As we gear up for what seems destined to be a calm and uncontroversial presidential election, it is certainly beneficial to keep one eye on elections past in order to avoid repeating any mistakes. With this in mind, let us recall the 2003 California Gubernatorial race, where 133 candidates vied for governorship. Aside from listing nearly a gross of candidates in alphabetical order according to a “randomly chosen alphabet” (exempli gratia RWQOJMVAHBSGZXNTCIEKUPDYFL), sample ballots show up to 16 different font sizes and styles:
Here, the “OFFICIAL BALLOT” headline, rendered in bold-faced capital letters, is followed by several lines of graphic schizophrenia: One line consists of condensed caps, the next of bolded lowercase, still another is shrunk to 9 point.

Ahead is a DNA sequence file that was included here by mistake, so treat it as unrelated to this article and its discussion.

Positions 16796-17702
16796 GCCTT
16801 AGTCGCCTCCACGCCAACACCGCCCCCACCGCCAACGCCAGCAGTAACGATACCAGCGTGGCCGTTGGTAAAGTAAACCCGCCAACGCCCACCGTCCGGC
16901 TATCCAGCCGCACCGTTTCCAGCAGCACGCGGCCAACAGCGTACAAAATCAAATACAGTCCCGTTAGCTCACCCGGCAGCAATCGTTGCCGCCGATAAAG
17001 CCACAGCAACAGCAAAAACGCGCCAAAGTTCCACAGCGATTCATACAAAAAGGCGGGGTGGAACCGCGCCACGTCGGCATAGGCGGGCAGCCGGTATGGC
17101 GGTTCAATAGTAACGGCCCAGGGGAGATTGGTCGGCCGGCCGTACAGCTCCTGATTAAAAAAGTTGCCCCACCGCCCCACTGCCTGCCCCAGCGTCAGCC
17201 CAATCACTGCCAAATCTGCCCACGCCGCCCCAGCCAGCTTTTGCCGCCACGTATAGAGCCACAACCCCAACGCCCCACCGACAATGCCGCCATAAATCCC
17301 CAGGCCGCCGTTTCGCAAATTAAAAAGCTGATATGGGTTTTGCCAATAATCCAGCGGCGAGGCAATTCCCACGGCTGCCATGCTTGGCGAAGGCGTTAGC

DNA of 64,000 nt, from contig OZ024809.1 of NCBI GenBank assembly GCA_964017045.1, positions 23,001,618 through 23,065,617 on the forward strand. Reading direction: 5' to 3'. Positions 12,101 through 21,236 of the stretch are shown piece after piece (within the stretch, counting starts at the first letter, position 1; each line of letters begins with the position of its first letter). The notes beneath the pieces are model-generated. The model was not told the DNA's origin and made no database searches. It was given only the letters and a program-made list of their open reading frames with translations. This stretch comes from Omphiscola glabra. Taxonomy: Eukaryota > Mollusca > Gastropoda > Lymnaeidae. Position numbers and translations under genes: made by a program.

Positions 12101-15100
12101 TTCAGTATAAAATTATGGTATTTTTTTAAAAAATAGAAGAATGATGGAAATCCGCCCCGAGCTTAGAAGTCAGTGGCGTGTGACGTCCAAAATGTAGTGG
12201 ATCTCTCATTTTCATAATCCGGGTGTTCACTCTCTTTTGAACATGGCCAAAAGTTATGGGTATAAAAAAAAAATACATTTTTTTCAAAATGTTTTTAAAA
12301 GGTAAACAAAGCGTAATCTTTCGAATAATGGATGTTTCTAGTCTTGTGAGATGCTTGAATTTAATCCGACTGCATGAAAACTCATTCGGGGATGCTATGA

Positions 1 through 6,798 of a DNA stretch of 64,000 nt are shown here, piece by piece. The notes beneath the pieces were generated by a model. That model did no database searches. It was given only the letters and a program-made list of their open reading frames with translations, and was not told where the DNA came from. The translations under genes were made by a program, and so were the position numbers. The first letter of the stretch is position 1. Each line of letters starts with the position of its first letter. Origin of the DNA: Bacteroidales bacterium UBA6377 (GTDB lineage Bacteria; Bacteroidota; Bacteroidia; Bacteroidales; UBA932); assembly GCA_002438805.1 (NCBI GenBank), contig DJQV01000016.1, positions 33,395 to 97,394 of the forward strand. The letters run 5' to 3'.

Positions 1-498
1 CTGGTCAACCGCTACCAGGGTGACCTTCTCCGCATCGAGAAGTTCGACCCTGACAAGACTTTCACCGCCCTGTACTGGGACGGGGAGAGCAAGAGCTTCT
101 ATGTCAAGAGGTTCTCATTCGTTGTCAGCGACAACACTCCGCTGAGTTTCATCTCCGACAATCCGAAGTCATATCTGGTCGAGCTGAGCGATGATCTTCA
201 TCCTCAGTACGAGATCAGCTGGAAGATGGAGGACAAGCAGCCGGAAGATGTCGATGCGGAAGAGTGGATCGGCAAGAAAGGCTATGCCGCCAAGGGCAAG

While early in the last century type design was relegated to the realm of experts — and those who could afford to consult experts — the dawn of the age of personal computing provided the layperson with unprecedented choice in graphic design. Perhaps it is this surfeit of choice that has led us astray, forcing classicists to choose the unfortunately ubiquitous Papyrus, the fun-loving to choose Comic Sans, and the government to choose to Jackson Pollock a ballot.
But it’s timed to make informed choices. This month we’ll focus on Typography — how we acquired it and how we abused it. Maybe the fate of a state or a nation doesn’t exactly hang on our choice of fonts, but as responsible computer and internet citizens we owe it to ourselves to have material to back up our Times New Roman or bust mentality. After all, Comic Sans and Papyrus exist for reasons, presumably, and not just to awaken the internet’s ire.